Migration Leadership–Leading Organizations through Change

Migration Leadership by Dr. Scott Yorkovich

Photo by biberta, Available at morguefile.com

Animal migration is a fascinating phenomenon in nature. Large groups of animals move great distances, for extended periods of time, overcoming challenging environments and circumstances. That sounds a lot like leading an organization, doesn’t it? In fact, five key characteristics of animal migration also serve as excellent guidance for leading an organization through change.

One of the greatest responsibilities of leadership is to move an organization through change, from one state of being to another. Leaders essentially fail if they allow their organization to stand still. The status quo is not an option when all around culture is adapting, the economy is cycling, and technology continues to evolve. The transition from what the organization is today to its future state involves changes of many kinds. It is a migration from what the organization is to what it will be.

Animal migration is said to involve five key characteristics1, 2:

  • Prolonged movements outside familiar surroundings,
  • Linear, not erratic movement,
  • Special behavior for preparation and arrival,
  • Dedicated allocation of energy, and
  • Great attention to the larger mission.

Let’s explore how each of these five characteristics of animal migration provide guidance for leading change — organizational migration.

Prolonged Movement Outside Familiar Surroundings

Familiar surroundings, by definition, do not represent change. Unfamiliar surroundings encourage change and are ultimately the context for the future state of the organization. Quick forays into unfamiliar surrounds are not enough. Short journeys do not challenge changes in attitude, beliefs, or behaviors. Long-term exposure, or a permanent change in surroundings, encourages deep adjustments that facilitate an organizational migration of true change.

Linear, Not Erratic Movement

A leader’s path toward a future, changed state needs to be a rather straight line. Erratic course corrections in the change plan will undermine followers’ faith and confidence in the leader. Followers need to see a leader who stays focused on a goal and maintains a relatively straight path to that destination. There will certainly be roadblocks and challenges along the way that cause temporary and minor course alterations, but the overall direction of the organizational migration needs to be steady and straight.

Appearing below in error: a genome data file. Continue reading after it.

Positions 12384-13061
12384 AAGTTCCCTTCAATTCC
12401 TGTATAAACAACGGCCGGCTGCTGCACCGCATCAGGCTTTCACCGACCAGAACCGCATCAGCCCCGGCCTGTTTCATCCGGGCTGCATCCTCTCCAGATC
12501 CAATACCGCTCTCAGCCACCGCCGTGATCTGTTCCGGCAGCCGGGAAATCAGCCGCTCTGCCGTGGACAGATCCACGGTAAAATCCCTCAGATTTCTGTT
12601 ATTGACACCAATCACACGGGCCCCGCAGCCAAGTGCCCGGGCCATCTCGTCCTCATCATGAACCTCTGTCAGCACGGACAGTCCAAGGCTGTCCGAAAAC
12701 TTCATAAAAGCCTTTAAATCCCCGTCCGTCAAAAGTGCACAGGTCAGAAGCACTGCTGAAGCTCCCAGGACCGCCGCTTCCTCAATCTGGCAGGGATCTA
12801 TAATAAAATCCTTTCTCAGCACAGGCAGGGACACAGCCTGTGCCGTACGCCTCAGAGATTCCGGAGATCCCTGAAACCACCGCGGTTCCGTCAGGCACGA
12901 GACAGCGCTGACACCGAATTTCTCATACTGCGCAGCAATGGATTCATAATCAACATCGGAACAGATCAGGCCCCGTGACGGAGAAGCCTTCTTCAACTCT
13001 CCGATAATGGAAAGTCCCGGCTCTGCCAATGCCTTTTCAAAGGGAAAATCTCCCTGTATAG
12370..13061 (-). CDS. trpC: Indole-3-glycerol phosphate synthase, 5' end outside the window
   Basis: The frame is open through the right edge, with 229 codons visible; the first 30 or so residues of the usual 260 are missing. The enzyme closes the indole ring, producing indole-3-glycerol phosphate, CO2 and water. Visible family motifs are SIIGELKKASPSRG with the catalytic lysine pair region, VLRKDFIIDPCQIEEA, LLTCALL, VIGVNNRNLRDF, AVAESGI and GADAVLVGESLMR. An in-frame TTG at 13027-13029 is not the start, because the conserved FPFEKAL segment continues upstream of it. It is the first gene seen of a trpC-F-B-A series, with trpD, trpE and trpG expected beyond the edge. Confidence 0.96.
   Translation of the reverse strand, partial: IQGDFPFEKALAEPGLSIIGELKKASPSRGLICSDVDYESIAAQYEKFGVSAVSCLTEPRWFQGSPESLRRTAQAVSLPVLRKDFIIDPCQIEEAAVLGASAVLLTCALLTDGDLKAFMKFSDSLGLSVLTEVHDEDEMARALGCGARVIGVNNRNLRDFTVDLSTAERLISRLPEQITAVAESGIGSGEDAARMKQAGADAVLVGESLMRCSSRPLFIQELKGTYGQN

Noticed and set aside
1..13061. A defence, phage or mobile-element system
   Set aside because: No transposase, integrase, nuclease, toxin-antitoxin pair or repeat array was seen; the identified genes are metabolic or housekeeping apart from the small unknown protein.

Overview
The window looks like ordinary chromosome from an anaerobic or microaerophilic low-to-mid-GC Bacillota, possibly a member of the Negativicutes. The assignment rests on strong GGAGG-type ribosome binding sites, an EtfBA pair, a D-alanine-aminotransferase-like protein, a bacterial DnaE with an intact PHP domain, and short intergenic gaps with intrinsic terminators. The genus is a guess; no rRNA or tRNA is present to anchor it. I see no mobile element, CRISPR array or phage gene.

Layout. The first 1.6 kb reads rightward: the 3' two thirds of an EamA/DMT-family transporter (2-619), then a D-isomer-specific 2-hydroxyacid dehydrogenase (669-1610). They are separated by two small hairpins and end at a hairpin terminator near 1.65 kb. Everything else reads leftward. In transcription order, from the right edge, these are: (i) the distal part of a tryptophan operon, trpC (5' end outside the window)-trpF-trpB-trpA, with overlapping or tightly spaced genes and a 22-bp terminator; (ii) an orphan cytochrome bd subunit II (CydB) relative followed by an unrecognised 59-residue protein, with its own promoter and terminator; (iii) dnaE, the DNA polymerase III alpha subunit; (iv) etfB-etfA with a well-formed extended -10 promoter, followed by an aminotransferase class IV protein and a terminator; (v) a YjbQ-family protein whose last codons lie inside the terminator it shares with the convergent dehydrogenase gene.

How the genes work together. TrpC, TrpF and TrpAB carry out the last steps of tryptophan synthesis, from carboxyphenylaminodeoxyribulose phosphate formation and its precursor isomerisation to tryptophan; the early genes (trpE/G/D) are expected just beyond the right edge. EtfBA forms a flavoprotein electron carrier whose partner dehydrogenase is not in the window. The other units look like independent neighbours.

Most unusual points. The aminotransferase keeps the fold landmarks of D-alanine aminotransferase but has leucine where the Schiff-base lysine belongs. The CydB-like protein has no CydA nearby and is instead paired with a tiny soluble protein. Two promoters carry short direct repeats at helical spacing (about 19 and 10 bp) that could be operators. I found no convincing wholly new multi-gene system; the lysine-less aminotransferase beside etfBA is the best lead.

Special Behavior for Preparation and Arrival

Prolonged journeys into unfamiliar territory require special preparation. Leaders understand that everyone in the organization needs to be involved in the preparation for this migration. Widespread involvement creates buy-in and commitment to what will be a difficult process. The specific type of preparation is dependent upon the goal of the change, but the greatest preparations are not outward, but inward. Special attention must be given to creating awareness, belief, and commitment for the organizational migration.

There are special behaviors upon arrival at the change destination, too. These behaviors are generally ceremonial and celebratory. Ceremony honors the difficult journey, perhaps those who were lost along the way, and even what was left behind. Celebration calls attention to great achievements, heroes who emerged during the migration, and the benefits of the new setting.

Dedicated Allocation of Energy

Successful migrations to a new organizational state require the specific commitment of resources. Leaders cannot expect followers to implement change, to embark on the journey of change, using only the resources they have for “normal” tasks. Resources need to be re-allocated and dedicated specifically to the migration. This often means that other activities need to stop and sacrifices must be made. In any case, special allocation of energy to the migration must be made.

Great Attention to the Larger Mission

Perhaps the leader’s most important responsibility in an organizational migration is the mission. The mission should underscore, be the very reason for the change effort. (A change effort not tied to the mission will most certainly fail.) Perhaps the words of David Quammen, in National Geographic Magazine, say it best: “Migrating animals maintain a fervid attentiveness to the greater mission, which keeps them undistracted by temptations and undeterred by challenges that would turn other animals aside.”1 The path of every change journey encounters temptations and challenges. Leaders must help followers stay focused on the mission, the organization’s purpose and reason for an organizational migration.

Perhaps, as you read these five characteristics of migration, you recalled events in your own change leadership story. How has your journey of change leadership been like a migration?


1: Quammen, David. “Great Migrations.” National Geographic Magazine, November, 2010. 31-51.
2: Dingle, Hugh. Migration: The Biology of Life on the Move. New York, NY: Oxford University Press, 1996.

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